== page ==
Editor's Pick | The Daily Star
  • Sinha Saga: More questions than answers

    The statement by the Bangladesh Supreme Court, issued a day after Chief Justice SK Sinha left Dhaka for Australia on “leave”, raises questions one can hardly avoid.

  • Myanmar Rohingya refugee crisis

    Large influx again

    At least 12 people drowned and dozens remained missing after a boat carrying Rohingyas sank in the Naf River yesterday, as more than 30,000 Myanmarese nationals joined half a million others who crossed over into Bangladesh since late August. The dead include seven women and four children aged between one and four. Fifteen boat people have been rescued.

  • Dhaka Medical College Hospital

    Hospitals in grave peril

    Two of the country's largest public health facilities -- Dhaka Medical College Hospital and Mitford Hospital -- might not be able to withstand an earthquake of seven magnitude on the Richter scale.

  • UN's Bosnia promise forgotten in Myanmar

    After the shame of Bosnia, there should not have been a Myanmar. Yet, Myanmar happened because the big nations on both sides of the East-West divide have rendered the UN an ineffective organisation, a platform to talk and not to take actions.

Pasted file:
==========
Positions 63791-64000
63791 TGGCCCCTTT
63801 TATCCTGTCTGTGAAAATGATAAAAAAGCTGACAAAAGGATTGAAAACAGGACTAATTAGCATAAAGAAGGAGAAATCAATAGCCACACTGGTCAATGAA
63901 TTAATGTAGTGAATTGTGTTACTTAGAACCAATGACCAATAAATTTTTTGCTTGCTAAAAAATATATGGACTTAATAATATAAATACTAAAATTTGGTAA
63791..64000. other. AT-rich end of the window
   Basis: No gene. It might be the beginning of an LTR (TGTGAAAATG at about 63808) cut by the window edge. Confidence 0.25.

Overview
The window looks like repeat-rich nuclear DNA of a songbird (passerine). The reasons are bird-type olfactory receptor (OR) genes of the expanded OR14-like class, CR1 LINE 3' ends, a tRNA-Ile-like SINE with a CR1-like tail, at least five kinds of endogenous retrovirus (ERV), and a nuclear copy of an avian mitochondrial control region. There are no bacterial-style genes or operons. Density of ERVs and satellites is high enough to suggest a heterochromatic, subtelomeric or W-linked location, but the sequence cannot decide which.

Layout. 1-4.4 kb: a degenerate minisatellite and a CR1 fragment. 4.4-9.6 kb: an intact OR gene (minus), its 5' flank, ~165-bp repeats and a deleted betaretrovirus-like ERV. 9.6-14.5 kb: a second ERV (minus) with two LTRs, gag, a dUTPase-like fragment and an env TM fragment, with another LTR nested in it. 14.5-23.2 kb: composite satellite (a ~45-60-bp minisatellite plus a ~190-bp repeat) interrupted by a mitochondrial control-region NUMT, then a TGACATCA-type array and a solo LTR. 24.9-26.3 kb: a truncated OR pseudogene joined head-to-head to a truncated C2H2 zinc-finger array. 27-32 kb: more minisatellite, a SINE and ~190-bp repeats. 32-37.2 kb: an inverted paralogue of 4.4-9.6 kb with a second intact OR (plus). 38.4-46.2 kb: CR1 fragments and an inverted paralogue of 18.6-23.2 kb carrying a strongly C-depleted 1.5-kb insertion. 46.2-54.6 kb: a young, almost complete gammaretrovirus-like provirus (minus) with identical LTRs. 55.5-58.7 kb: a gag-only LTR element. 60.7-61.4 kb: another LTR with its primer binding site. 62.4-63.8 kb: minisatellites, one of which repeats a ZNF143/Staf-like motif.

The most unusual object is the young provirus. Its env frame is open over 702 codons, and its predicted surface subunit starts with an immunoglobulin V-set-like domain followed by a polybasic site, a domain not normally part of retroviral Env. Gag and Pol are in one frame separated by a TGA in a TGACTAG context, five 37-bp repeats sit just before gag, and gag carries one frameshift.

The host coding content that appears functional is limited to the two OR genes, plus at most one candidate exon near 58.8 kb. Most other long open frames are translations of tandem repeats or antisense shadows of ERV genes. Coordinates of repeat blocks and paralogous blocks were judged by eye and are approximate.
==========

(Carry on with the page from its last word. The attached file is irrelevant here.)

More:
• The Rakhine — Avatars of Tony Blair?

    Two parties are widely blamed for the ethnic cleansing of the Rohingyas: the Myanmar army and Aung San Suu Kyi. They stand amid the embers and ashes of torched Rohingya homes, objects of a furious global condemnation.

  • The post throughout the ages

    Philately can be a useful means of garnering revenue for the postal department and can also provide young people alternatives to engage themselves in beneficial pursuits than the ills that now surround society at large.

  • A cruel mockery of 'Never Again'

    1994 should have been a watershed year in human history; a year to feel ashamed of humanity's failure to stop a genocide that resulted in the deaths of 800,000 mostly Tutsis in Rwanda; a year to mend the mistakes that allowed the atrocities to happen, and to build solid defence against such atrocities in the future; it should have been truly a year of re-learning the lessons from death and destruction.

  • Mega plan for surveillance